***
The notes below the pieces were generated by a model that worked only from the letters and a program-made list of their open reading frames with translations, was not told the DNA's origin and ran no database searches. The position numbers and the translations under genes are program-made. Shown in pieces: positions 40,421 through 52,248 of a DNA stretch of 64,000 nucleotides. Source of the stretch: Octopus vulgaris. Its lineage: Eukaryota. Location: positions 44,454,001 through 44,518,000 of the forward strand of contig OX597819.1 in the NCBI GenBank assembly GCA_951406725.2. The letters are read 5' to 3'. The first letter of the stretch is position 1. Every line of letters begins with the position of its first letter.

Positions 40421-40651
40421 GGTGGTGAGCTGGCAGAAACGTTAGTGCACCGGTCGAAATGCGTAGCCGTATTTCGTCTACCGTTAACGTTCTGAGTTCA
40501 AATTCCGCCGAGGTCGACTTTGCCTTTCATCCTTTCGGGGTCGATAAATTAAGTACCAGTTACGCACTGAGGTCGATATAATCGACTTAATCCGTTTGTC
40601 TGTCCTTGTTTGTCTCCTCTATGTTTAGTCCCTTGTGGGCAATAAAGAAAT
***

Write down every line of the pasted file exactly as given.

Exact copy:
The notes below the pieces were generated by a model that worked only from the letters and a program-made list of their open reading frames with translations, was not told the DNA's origin and ran no database searches. The position numbers and the translations under genes are program-made. Shown in pieces: positions 40,421 through 52,248 of a DNA stretch of 64,000 nucleotides. Source of the stretch: Octopus vulgaris. Its lineage: Eukaryota. Location: positions 44,454,001 through 44,518,000 of the forward strand of contig OX597819.1 in the NCBI GenBank assembly GCA_951406725.2. The letters are read 5' to 3'. The first letter of the stretch is position 1. Every line of letters begins with the position of its first letter.

Positions 40421-40651
40421 GGTGGTGAGCTGGCAGAAACGTTAGTGCACCGGTCGAAATGCGTAGCCGTATTTCGTCTACCGTTAACGTTCTGAGTTCA
40501 AATTCCGCCGAGGTCGACTTTGCCTTTCATCCTTTCGGGGTCGATAAATTAAGTACCAGTTACGCACTGAGGTCGATATAATCGACTTAATCCGTTTGTC
40601 TGTCCTTGTTTGTCTCCTCTATGTTTAGTCCCTTGTGGGCAATAAAGAAAT